3. Integration Stage: In the final stage, the money is returned to the criminal from what seem to be legitimate sources. Having been placed initially as cash and layered through a number of financial transactions, the criminal proceeds are now fully integrated into the financial system and can be used for any purpose.

There are many different ways in which the laundered money can be integrated back with the criminal; however, the major objective at this stage is to reunite the money in a manner that does not draw attention and appears to result from a legitimate source. For example, the purchases of property, artwork, jewellery, or high-end automobiles are common ways for the launderer to enjoy their illegal profits.

Question 3.
“Despite the deleterious impact of money laundering on development, it has, of late, assumed alarming proportions and its growth has been 4, cancerous.” Discuss. [June 2011 (5 Marks)]
Answer:
Economies with growing or developing financial centres, but inadequate controls are particularly vulnerable to money laundering, as against ¥ the established financial centre countries, which implement comprehensive anti-money laundering regimes. The gaps in a national anti-money laundering system are exploited by launderers, who tend to move their networks to countries and financial systems with weak or ineffective countermeasures. As with the damaged integrity of an individual financial institution, there is a damping effect on foreign direct investment when a country’s commercial and financial sectors are perceived to be subject to the control and influence of organized crime.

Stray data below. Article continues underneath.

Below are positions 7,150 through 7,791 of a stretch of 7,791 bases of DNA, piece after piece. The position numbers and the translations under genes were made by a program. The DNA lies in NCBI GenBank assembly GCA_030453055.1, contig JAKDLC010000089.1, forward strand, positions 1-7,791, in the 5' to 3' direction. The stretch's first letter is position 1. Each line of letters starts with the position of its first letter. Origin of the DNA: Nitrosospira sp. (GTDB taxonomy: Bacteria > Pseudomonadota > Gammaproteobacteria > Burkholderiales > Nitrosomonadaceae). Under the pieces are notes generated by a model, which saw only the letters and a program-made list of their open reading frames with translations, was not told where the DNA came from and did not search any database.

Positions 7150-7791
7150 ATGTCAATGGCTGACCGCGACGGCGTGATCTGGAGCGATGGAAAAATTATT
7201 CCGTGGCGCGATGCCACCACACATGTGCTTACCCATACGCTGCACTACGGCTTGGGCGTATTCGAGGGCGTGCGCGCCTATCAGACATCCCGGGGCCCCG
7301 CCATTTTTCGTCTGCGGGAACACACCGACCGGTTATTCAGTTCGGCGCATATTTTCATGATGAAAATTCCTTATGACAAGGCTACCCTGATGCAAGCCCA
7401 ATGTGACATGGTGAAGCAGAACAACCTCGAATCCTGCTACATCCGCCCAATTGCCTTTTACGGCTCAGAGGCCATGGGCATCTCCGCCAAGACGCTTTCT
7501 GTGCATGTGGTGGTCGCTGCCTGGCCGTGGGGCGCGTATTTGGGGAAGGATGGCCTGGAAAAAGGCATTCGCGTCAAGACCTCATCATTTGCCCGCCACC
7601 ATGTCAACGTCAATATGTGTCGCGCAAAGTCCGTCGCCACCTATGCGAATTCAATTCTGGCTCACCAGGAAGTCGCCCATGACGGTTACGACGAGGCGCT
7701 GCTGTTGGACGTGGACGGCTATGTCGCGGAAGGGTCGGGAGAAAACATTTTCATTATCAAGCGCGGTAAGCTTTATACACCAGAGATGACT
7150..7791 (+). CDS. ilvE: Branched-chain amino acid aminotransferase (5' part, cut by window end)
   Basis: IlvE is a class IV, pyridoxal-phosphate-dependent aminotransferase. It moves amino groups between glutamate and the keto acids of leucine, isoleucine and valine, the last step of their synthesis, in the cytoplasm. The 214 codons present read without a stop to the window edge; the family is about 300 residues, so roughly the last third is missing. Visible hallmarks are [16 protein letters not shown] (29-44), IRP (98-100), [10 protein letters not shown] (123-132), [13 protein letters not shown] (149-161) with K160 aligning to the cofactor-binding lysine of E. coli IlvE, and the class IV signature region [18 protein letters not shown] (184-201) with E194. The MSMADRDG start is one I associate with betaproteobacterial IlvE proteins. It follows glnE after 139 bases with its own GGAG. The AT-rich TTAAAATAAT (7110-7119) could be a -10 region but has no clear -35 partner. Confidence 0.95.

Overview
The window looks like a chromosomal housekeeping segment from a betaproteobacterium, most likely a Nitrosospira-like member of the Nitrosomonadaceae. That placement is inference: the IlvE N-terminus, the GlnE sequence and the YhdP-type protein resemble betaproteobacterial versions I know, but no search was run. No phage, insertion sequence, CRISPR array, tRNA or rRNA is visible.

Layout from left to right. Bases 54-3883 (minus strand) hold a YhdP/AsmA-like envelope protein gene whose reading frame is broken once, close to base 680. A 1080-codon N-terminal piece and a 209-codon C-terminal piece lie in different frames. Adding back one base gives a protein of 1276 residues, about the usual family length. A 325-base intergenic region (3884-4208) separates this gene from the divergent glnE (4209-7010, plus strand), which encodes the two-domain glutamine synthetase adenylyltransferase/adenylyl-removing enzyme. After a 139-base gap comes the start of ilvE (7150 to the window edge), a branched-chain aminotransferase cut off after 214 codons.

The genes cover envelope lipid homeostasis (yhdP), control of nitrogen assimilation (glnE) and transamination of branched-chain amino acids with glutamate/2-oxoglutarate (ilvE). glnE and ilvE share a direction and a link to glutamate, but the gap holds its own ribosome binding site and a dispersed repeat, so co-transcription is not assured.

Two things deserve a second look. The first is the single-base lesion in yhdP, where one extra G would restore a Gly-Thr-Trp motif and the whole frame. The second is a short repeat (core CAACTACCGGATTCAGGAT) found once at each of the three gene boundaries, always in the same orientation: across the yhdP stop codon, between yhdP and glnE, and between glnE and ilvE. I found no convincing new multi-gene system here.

In times of decelerating growth, an infusion of hard currency can bolster a country’s foreign reserves; ease the hardship associated with budget tightening policies and moderate foreign indebtedness. While these are short-term benefits associated with an inflow of criminal monies, the long-term effects are mostly negative. One difference between official borrowing and laundered funds is that the former can be controlled by Government, whereas the funds owned by criminals escape the Government’s ability to control and regulate the economy.